The last two paragraphs of the story make it clear that the objective here is less about selling fruit or making money from licensing fees, and more about polishing up the images of the cartoon characters. So, what’s getting branded here? The apple? Or the cartoon character on the apple? In this case, it’s both.
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September 5, 2006
Creativity takes many forms. In this article in (Rockaway, NJ), a leading vacuum cleaner manufacturer points out the importance of good industrial design:
Advertising copywriter blog link

Key quote: “Design isn’t the thing that sells you the product, says Dyson. It is the product.”

That’s also true of advertising design. When done right, ad design is inextricably linked to the concept, which in turn is inextricably linked to the product. To the viewer, the ad is the product, and the brand, and the experience of the product. That’s what makes advertising so powerfully persuasive, and while strategically that persuasion begins with the selling idea, tactically – that is, out in the field – that persuasion begins when someone looks at the ad.

Tactical success starts with design.
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September 4, 2006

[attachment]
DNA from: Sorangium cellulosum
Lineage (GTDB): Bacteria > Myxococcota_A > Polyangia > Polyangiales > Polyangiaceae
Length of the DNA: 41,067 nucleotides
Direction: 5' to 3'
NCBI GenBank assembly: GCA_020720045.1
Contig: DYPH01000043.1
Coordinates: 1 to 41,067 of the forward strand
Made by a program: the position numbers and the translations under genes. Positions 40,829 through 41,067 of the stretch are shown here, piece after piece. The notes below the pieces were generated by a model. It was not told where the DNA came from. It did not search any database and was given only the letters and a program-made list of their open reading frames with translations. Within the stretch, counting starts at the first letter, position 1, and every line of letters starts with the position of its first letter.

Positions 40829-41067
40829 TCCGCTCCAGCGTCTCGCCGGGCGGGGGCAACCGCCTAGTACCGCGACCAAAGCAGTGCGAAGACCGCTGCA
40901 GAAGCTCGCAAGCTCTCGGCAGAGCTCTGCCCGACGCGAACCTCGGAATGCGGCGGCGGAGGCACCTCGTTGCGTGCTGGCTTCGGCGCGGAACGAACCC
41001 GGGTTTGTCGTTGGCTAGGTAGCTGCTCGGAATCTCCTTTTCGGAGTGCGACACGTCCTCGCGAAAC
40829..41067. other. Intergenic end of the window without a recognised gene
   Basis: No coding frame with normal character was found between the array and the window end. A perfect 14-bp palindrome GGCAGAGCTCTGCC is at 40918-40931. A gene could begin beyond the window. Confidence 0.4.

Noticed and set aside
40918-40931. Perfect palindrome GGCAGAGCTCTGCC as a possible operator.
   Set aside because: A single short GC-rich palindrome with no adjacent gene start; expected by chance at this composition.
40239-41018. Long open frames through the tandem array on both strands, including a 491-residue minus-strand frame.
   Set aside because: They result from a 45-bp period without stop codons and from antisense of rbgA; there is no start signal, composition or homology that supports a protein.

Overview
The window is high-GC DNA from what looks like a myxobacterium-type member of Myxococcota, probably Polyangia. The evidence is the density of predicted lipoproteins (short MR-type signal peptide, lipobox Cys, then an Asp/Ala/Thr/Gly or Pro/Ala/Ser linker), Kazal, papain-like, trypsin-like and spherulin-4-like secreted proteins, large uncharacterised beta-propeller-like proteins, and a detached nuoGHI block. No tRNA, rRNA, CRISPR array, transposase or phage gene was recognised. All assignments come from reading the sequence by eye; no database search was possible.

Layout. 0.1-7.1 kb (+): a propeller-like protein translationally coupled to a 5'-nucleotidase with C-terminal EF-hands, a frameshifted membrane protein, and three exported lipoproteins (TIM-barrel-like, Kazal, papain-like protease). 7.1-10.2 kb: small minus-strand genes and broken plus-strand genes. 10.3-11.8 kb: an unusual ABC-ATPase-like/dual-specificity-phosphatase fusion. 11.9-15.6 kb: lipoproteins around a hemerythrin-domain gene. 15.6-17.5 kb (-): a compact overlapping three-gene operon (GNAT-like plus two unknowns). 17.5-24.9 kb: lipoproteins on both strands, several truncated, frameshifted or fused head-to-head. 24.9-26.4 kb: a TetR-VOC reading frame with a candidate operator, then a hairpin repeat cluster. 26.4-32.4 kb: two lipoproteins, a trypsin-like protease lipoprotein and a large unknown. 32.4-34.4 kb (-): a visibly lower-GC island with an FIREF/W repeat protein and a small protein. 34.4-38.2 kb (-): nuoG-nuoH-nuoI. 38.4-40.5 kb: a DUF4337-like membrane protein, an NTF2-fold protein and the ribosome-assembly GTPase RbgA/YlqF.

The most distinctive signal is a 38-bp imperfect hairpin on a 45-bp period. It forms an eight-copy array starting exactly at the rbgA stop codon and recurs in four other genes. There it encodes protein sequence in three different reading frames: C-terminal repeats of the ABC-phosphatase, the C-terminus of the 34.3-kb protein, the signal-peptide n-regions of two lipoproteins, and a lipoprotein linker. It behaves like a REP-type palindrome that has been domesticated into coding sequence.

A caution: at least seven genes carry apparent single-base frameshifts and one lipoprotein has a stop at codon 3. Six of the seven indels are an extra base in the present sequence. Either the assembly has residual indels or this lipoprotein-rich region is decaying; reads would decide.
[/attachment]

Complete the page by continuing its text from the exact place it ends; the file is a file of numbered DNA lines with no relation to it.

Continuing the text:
The Catholic Church is marketing the Pope. Really. We’re talking Official Pope-branded merchandise, including hats, beer (!), china, bottled Holy water, pens, and erasers. Here’s the story, from Der Spiegel (Hamburg, Germany):
Advertising copywriter blog link

As a copywriter, I think a Pope-branded eraser would be cool. (Art director: “That headline stinks.” Me, rubbing the offending line from my pad: “I am cleansed!”)

Unofficial souvenirs have always been around, of course. However, giving Church approval to papal-oriented merchandise seems at worst disrespectful of the office and at best inconsistent with the teachings. Yes, the profits are going toward funding the Pope’s visit to Bavaria. But what’s next, the selling of indulgences? (Uh-oh, calling all Lutherans!)

If this be avarice, the Vatican has learned it well. It is aggressively protecting its brand, combining broad legal authority with local moral pressure to keep unofficial papal merchandise off the shelves.